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Lessons from Hurricane Lee – continued ‘Surface Drainage’

I recently saw a ‘grab’ line in an advertisement for a drainage company that stated “The most common solution to drainage is a system of French drains”.  No! This is wrong.   A French drain in the wrong location can be a costly mistake. Here are a few basic rules for handling surface drainage: If the area can be graded to divert the water, this should be the first approach.  A minimum of 2% slope on turf is sufficient to move water. If grading is not an option a surface drain, or better yet -a catch basin, could be an option.  The inlet point must still be 2% higher than the outlet point.  Excavation and distance are key financial considerations. For standing, percolating ground water a French drain system is a viable option.  Water takes the path of least resistance so gravel surrounding an open perforated pipe draws the water in.  The pipe still needs to be diverted to a lower elevation in order to remove the water from the area rather than just gathering it. A turf swale is a good conductor of water Catch basin with atrium grate to intercept surface water French drains should not be located next…

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Lessons from Hurricane Lee

A ‘1000-year’ storm event is certainly the true test of the capability of a home drainage system.    Yeah, yeah “it was a freak event” yet we have had 4 ‘freak’ events in the last 6 years and it only takes 1 to add thousands of dollars in repairs or, at least, raise your insurance premiums. Even a trickle of water in a finished basement space can ruin flooring, drywall and furnishings and feed deadly molds. Not surprisingly, most of the damage I’ve seen, in regards to drainage, was caused by the neglect of common sense principals. Drainage is one of the most important elements of a sound foundation and so, truly, the most cost effective preventative you can implement. Preferably, the builder was diligent when your home was constructed.  If your home was built in the 80’s you can cross that diligence off the list.  Faulty foundation drainage may not be evident until after the home warranty has expired or until a storm ‘event’…more on this in a future blog. It is curious to me how homeowner’s will trust their maintenance crew for resolving drainage issues.  Asking a mowing and mulching crew landscape design questions can be detrimental but relying…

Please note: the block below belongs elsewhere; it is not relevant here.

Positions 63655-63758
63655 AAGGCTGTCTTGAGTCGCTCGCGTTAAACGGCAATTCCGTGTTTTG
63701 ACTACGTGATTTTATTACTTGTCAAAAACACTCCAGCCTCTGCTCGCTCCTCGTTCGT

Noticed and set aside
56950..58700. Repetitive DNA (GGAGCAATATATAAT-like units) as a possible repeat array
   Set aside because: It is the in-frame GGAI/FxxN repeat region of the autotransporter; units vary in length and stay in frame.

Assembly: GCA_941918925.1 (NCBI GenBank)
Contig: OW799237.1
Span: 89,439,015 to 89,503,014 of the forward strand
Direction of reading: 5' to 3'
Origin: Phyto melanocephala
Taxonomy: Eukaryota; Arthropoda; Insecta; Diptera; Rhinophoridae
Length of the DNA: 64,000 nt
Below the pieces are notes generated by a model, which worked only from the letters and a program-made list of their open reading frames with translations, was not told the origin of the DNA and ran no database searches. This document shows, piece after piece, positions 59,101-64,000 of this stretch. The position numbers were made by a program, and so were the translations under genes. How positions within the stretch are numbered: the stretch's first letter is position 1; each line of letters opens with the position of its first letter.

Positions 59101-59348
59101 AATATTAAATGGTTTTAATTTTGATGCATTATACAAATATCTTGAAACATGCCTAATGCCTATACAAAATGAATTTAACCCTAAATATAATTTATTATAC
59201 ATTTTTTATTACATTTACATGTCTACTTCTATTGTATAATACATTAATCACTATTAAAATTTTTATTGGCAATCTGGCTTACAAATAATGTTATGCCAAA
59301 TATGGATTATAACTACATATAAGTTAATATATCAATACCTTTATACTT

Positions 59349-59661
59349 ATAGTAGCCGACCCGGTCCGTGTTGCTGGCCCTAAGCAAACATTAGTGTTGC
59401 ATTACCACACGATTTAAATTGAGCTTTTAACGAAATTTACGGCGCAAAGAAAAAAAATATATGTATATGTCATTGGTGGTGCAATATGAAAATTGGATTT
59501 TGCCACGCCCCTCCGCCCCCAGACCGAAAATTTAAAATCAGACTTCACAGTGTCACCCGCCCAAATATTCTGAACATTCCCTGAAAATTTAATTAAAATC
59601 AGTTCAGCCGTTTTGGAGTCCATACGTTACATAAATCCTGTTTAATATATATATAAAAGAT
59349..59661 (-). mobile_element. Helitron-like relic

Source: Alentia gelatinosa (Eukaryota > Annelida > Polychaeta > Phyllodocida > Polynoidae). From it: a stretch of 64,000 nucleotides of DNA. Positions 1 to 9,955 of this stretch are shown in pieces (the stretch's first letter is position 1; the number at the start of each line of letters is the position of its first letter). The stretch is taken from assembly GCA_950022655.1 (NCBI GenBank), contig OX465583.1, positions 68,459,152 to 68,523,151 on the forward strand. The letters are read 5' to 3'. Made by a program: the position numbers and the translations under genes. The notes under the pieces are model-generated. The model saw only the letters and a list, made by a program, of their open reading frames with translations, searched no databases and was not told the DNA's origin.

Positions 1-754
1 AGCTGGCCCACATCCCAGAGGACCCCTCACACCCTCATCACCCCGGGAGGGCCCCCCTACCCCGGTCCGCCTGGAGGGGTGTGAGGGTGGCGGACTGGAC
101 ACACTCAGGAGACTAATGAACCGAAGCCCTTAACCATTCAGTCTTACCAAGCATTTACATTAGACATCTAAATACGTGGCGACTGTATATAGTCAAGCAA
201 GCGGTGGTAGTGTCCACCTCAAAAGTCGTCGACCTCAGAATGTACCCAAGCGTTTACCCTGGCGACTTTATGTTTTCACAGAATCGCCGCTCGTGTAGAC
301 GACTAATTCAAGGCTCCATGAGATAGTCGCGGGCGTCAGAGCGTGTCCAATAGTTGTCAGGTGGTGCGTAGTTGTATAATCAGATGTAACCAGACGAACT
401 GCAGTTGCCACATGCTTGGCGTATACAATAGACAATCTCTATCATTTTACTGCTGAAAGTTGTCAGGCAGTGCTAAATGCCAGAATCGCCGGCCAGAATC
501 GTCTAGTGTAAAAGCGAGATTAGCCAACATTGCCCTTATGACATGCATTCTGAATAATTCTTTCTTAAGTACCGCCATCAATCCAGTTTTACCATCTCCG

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Benefits of replacing Asphalt with Pervious Pavement

Montgomery County Department of Environmental Protection defines pervious pavement as having more air spaces than regular pavement, allowing water to drain through the surface into the underlying soil. Most paved surfaces are currently impervious, but Environmental Site Design (ESD) efforts including installation of pervious pavement are being required for new development as well as redevelopment of properties in Montgomery County. Applying ESD techniques such as pervious pavement in place of asphalt will help to reduce runoff and issues with flooding, as well as improve water quality. Replacing asphalt surfaces with pervious pavement can provide other ecological, social, and economic benefits.  Pervious pavement functions to slow water and allow infiltration while filtering stormwater on-site. Adding trees and vegetation in previously paved areas can provide comfortable spaces by reducing urban heat island effects and improving air quality as well as overall human health. Pervious pavements and vegetated areas help to reduce energy costs and add aesthetic appeal to any environment (www.montgomerycountymd.gov). Petro has worked on several projects utilizing ESD techniques, including pervious pavement. Petro used pervious concrete and vegetation to help alleviate issues with pooling and flooding at a residence in Columbia, Maryland. The photo below shows the pervious concrete next to…